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Natalie Gerber co-edits issue of Wallace Stevens Journal
Friday, December 04, 2015

Natalie Gerber co-edits issue of Wallace Stevens Journal

Dr. Natalie Gerber

Natalie Gerber, associate professor of English and associate chairperson of the Department of English, co-edited, along with Nicholas Myklebust, assistant professor of English at Regis University in Denver, Colo., the Fall 2015 special issue of the Wallace Stevens Journal, “Stevens and the Cognitive Turn in Literary Studies.”

The issue includes an introduction written by both professors and essays by emerging and well-established scholars in the field of cognitive literary studies, such as Mark Bruhn and G. Gabrielle Starr.

Co-editors design the focus, solicit submissions and then work closely with the authors through several stages of editing and proofreading to arrive at the final copy. Dr. Gerber co-edited the Fall 2014 special issue, “Helen Vandler’s Stevens,” and also edited on her own a 2009 issue, “Wallace Stevens and ‘The Less Legible Meanings of Sound.’”

In the new issue’s introduction, the co-editors ask the crucial question of what cognitive approaches can bring to Stevens scholarship. It is a truism that Stevens is a poet of the mind, but this issue asks what neuroscience, the science of the mind, can bring to complicate and to enrich this belief, Gerber explains.

The fall publication also explores an often under-unexamined area of literary theory, cognitive literary studies.

“The issue demonstrates how well-worn literary conventions such as rhyme and chiasmus can take on new meaning when viewed through a cognitive lens,” Gerber explains. “It also argues how cognitive literary studies can deepen our understanding of Stevens' poems as acts of embodiments of mind.”

Gerber has already drawn on several essays in her current Honors Humanities Seminar: A Poet’s Field Guide to the English Language. Topics that were discussed included the location of acoustically similar sounds in a syllable that can either enhance or interfere with recall. End rhyme enhances the ability to remember the words that contain the rhyme, whereas words involving alliteration can overwrite each other, she explained.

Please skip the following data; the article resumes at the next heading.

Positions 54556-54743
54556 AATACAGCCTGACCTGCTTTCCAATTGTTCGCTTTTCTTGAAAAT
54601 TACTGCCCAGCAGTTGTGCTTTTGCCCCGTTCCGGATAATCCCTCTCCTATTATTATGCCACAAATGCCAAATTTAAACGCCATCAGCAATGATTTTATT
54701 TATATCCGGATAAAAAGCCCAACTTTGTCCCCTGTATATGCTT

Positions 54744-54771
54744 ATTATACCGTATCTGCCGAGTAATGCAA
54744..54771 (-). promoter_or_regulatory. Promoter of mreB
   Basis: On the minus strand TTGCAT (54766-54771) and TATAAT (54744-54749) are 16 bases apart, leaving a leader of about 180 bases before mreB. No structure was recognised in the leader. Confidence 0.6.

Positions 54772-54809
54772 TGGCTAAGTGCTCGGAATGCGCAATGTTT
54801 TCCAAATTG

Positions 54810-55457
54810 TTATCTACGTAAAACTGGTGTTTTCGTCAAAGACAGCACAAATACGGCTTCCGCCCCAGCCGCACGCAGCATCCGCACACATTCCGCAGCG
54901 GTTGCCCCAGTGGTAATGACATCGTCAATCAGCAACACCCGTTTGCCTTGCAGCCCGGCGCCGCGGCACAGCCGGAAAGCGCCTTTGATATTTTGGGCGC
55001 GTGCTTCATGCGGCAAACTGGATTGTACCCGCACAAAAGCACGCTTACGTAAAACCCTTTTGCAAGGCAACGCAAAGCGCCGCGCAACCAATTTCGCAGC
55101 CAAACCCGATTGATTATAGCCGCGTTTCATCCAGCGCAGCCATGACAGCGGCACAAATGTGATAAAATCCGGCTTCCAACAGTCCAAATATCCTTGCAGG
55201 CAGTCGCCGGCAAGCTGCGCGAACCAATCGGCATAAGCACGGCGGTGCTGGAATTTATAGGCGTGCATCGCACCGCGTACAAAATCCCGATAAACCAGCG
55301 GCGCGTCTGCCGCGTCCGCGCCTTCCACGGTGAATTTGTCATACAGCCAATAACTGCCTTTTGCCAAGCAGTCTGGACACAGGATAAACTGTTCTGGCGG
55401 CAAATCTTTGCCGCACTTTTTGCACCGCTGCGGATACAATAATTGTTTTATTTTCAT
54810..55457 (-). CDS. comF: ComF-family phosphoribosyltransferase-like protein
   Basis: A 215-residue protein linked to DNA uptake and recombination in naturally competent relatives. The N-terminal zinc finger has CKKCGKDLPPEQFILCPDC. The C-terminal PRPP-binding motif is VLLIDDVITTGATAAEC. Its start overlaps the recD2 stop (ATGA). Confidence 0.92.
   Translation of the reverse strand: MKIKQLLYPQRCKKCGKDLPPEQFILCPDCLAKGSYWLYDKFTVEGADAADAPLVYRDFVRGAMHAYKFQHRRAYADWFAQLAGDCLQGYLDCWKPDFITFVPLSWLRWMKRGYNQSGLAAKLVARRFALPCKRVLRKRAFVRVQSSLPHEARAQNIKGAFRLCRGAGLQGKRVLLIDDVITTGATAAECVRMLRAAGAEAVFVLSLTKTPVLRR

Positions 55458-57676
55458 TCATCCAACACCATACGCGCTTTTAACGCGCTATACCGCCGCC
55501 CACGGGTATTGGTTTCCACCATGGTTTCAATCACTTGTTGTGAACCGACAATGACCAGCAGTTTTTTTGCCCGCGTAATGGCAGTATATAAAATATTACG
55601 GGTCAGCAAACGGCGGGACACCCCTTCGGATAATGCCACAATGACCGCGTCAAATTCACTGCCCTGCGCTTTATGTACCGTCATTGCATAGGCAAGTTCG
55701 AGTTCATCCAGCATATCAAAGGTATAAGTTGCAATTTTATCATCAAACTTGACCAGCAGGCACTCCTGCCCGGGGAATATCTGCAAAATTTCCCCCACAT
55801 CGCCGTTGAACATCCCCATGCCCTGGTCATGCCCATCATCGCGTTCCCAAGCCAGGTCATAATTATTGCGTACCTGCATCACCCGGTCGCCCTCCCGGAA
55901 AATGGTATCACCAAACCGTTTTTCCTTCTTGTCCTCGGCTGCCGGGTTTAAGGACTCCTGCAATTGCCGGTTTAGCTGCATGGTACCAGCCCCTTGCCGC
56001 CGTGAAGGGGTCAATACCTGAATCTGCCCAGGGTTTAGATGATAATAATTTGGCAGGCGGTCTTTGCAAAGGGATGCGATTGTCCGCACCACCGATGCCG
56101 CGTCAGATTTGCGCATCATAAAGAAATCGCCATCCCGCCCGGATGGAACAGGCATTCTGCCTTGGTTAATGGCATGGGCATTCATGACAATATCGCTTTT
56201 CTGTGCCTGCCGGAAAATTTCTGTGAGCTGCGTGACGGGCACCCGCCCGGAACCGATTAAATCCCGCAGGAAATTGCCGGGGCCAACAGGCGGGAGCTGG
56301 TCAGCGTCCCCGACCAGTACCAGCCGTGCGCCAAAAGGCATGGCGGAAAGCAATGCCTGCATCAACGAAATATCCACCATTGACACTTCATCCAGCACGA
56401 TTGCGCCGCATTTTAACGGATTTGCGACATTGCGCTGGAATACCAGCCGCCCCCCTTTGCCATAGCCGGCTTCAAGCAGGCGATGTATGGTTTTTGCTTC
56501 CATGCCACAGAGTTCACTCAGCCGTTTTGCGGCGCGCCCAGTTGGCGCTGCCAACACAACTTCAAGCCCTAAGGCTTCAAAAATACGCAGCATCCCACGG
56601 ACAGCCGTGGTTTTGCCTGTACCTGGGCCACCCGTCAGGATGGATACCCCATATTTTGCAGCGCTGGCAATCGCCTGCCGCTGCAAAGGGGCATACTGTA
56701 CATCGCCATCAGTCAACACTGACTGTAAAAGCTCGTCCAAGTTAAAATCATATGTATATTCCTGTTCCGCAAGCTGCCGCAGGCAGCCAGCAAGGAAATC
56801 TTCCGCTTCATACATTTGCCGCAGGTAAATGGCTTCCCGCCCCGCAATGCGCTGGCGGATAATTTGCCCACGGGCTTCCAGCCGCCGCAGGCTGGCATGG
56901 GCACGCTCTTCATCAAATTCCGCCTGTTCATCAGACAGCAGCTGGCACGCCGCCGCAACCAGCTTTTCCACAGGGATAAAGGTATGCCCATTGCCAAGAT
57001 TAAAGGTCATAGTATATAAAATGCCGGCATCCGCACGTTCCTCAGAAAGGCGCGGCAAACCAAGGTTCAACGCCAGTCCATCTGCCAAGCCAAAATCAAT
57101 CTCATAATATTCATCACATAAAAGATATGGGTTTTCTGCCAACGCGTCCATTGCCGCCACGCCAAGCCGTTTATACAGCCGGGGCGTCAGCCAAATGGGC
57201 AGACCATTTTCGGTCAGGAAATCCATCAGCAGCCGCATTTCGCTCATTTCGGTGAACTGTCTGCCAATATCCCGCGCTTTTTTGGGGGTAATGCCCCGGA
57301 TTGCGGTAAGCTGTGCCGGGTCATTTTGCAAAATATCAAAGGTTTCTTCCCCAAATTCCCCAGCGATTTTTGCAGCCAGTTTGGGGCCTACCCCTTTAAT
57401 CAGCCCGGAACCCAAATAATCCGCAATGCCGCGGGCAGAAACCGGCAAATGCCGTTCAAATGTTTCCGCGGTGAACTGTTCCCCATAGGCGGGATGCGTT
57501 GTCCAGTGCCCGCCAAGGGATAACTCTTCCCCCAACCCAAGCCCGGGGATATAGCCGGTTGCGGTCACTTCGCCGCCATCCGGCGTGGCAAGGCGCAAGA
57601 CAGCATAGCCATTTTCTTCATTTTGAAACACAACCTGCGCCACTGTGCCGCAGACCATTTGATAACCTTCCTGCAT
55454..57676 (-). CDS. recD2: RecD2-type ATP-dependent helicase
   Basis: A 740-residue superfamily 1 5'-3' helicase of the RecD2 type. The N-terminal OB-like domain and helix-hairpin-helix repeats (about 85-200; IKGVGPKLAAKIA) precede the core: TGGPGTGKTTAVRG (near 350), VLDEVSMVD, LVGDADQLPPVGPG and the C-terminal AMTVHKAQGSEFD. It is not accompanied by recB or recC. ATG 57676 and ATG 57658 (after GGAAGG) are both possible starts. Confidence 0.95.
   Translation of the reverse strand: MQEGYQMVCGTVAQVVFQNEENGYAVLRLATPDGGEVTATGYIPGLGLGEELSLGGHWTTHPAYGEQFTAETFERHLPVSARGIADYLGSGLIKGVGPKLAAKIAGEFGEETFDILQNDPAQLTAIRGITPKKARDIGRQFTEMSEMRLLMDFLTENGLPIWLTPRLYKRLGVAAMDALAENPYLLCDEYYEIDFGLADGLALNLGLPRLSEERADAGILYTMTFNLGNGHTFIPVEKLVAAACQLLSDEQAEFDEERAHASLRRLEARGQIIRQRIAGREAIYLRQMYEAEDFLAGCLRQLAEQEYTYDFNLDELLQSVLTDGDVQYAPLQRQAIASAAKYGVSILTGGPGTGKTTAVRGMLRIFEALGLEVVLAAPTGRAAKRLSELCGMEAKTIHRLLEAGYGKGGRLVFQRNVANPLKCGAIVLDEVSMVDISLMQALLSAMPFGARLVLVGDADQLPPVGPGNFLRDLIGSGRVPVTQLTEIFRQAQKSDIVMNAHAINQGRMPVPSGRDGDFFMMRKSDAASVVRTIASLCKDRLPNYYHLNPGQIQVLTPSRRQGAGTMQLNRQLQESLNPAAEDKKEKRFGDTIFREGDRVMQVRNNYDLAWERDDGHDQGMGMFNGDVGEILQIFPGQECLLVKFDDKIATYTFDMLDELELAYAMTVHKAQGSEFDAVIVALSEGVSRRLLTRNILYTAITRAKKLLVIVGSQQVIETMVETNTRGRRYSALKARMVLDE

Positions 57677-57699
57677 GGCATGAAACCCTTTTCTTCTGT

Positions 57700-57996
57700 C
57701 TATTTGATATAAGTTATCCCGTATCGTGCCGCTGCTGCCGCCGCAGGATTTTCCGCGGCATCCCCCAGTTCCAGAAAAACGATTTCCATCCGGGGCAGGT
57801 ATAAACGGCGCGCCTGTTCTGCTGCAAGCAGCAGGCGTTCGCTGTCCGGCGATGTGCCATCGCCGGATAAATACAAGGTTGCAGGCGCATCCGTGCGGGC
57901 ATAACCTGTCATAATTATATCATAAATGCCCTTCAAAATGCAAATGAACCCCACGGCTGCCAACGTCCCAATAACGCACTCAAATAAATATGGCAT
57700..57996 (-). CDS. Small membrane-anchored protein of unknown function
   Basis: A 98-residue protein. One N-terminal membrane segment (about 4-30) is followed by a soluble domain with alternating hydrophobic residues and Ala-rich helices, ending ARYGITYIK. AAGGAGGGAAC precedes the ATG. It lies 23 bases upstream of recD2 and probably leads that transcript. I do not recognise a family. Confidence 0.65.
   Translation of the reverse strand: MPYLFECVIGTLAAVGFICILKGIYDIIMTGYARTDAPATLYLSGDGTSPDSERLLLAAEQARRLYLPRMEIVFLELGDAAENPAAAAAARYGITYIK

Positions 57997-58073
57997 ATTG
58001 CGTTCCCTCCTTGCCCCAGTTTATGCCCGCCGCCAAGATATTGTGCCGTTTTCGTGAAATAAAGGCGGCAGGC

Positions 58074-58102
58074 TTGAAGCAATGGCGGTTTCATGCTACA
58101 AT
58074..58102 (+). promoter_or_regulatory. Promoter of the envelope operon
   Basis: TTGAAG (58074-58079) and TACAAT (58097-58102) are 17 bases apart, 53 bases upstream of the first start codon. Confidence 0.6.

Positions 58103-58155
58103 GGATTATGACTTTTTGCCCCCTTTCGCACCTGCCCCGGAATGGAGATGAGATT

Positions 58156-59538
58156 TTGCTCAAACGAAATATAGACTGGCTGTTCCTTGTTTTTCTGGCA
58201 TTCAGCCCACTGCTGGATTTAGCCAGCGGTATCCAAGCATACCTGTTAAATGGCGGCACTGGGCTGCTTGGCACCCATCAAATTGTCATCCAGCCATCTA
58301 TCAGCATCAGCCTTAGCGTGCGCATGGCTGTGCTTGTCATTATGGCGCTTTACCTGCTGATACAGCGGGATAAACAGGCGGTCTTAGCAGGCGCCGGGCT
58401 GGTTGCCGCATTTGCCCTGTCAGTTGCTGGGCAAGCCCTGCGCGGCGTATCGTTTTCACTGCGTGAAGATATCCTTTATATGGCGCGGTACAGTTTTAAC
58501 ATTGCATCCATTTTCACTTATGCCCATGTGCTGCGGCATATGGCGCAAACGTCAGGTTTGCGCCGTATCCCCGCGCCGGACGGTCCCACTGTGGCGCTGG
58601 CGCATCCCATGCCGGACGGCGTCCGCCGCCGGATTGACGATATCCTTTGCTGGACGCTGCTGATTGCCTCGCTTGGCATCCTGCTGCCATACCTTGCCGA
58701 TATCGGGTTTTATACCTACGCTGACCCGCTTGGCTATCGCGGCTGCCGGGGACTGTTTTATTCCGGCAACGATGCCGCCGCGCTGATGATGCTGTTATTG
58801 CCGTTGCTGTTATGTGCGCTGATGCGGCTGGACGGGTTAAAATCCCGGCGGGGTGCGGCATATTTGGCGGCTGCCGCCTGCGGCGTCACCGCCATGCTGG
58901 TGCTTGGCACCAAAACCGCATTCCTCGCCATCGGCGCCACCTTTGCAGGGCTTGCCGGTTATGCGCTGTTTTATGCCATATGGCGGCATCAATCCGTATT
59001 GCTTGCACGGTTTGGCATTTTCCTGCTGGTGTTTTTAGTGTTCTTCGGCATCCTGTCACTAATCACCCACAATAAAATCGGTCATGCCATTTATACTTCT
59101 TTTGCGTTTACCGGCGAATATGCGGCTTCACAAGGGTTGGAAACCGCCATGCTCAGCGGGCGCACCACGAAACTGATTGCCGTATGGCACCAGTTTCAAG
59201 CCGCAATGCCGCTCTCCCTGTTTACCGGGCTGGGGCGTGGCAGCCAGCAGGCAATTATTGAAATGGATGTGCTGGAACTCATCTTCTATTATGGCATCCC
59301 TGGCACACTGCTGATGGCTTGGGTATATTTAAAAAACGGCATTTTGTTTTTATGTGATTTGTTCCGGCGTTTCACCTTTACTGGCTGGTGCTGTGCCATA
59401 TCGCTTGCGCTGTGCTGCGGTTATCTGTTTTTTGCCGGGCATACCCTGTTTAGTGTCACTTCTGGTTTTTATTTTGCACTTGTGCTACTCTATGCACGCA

“It is challenging to remember both mat and map but easier to remember mat and cat as any reader of Dr. Seuss can tell you,” Gerber noted.

“I have been dipping my toes into cognitive approaches for several years, and this experience was a great opportunity to learn at length by working with some of the most well-regarded authors in this discipline,” she explained. Gerber also extended appreciation to Myklebust, her co-editor, calling it an “absolute pleasure” to work with him on each individual essay and on the shape of the volume as a whole.

Devoted to all aspects of the poetry and life of American modernist poet Wallace Stevens, the Wallace Stevens Journal is published for the Wallace Stevens Society by Johns Hopkins University Press. A member for more than 10 years, Gerber has been secretary and treasurer of the society since 2011, as well as one of two associate editors.

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